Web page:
Once I’ve settled on a topic for a nonfiction piece, it’s time to learn as much about the subject as I can. I once heard nonfiction author Melissa Stewart say that she reads around a topic until she feels like she’s reading the same thing over and over again. Only then does she begin to write. I take a similar approach.

I start with online databases at my local public library. If you’ve never used those online databases, you might be surprised what you find. Gales’ General One File is one of my favorites, along with ProQuest. These give you access to all kinds of searchable journal, newspaper and magazine articles. Sometimes I use JSTOR for scholarly articles. The site now allows you to add three free articles to your bookshelf at a time. Normally you have to pay a hefty fee for each article.

I use Evernote’s Web clipper to keep a copy of every article, photo or other resource I find online. Each piece I write has its own notebook, where I store all the articles, Web sites, audio files, photos, and other resources I need. The notebooks and articles are stored both “in the cloud” and are synced to Evernote on my computer.

I still use the free version of Evernote, but if I ever exceeded the allowable storage, I would gladly pay for the premium service. It beats trying to save everything as a PDF on my hard drive. Plus Evernote is completely searchable, either by tags or within each note, which makes finding information a snap.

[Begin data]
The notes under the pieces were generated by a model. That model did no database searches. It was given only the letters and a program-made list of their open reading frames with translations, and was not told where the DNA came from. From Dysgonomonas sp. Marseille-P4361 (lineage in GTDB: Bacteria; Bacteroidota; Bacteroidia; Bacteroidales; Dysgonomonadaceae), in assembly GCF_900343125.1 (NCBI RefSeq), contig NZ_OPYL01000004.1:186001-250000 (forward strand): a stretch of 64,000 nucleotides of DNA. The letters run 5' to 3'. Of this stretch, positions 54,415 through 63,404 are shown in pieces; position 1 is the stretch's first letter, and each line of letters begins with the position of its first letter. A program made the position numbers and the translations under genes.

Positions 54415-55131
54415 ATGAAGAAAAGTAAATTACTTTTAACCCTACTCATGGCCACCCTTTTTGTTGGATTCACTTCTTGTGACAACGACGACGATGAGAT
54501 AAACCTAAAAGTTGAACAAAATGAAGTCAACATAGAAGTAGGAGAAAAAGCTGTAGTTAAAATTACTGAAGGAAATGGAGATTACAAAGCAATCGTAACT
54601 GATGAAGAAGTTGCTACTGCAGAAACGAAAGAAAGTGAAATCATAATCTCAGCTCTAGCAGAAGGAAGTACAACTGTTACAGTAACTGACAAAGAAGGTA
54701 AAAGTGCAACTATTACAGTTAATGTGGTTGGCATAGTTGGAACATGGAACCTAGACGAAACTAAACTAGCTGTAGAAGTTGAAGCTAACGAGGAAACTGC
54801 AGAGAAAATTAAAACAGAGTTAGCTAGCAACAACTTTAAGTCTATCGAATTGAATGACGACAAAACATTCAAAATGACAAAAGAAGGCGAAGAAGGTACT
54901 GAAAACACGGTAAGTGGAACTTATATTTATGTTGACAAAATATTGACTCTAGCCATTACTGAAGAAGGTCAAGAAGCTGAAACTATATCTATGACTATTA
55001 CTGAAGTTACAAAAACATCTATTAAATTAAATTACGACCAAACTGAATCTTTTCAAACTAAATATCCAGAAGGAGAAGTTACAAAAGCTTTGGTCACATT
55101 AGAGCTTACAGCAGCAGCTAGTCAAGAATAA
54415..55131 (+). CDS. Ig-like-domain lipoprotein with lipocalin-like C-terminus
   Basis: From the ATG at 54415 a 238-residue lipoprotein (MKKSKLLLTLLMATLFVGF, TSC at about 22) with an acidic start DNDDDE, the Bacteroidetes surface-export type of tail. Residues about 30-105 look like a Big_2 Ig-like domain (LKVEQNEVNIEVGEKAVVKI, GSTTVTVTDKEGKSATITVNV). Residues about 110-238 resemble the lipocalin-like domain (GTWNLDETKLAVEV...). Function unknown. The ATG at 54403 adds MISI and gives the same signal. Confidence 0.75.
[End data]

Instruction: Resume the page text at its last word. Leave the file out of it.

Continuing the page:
Along with Evernote, I rely on EasyBib to handle my bibliographies. EasyBib is free if you cite in MLA 6 or 7. If you cite in APA or another format, there is a fee. EasyBib can convert your bibliography from one format to another. And, you can have it search for journal titles  and automatically cite them. Or you can paste in a Web site, and it will attempt to do the citation for you. I normally have to edit these, but it’s nice to have some of the information auto-filled. Here, again, the benefit is that my bibliography is “in the cloud.” You can also upload a copy of your final manuscript if you want everything stored in one place.

Do you have any tip for nonfiction research?

Kids’ Magazines – Writing to Theme

Globe Detail

I’m a big fan of theme-based children’s magazines like ASK, BOYS’ QUEST, DIG, and APPLESEEDS. These publications devote an entire magazine to one subject, like sushi, Germany, wheels, or Mars.

As a reader, I find it fascinating to learn about so many facets of one subject. As a writer, I appreciate the challenge of coming up with a interesting theme-based article.

I like to focus my work on theme-based magazines for a couple of reasons. First, I think most writers want to write what they want to write. They don’t want to be constrained by a theme. I would guess — and this is totally a guess — there is generally less competition when it comes to getting stories into theme-based publications.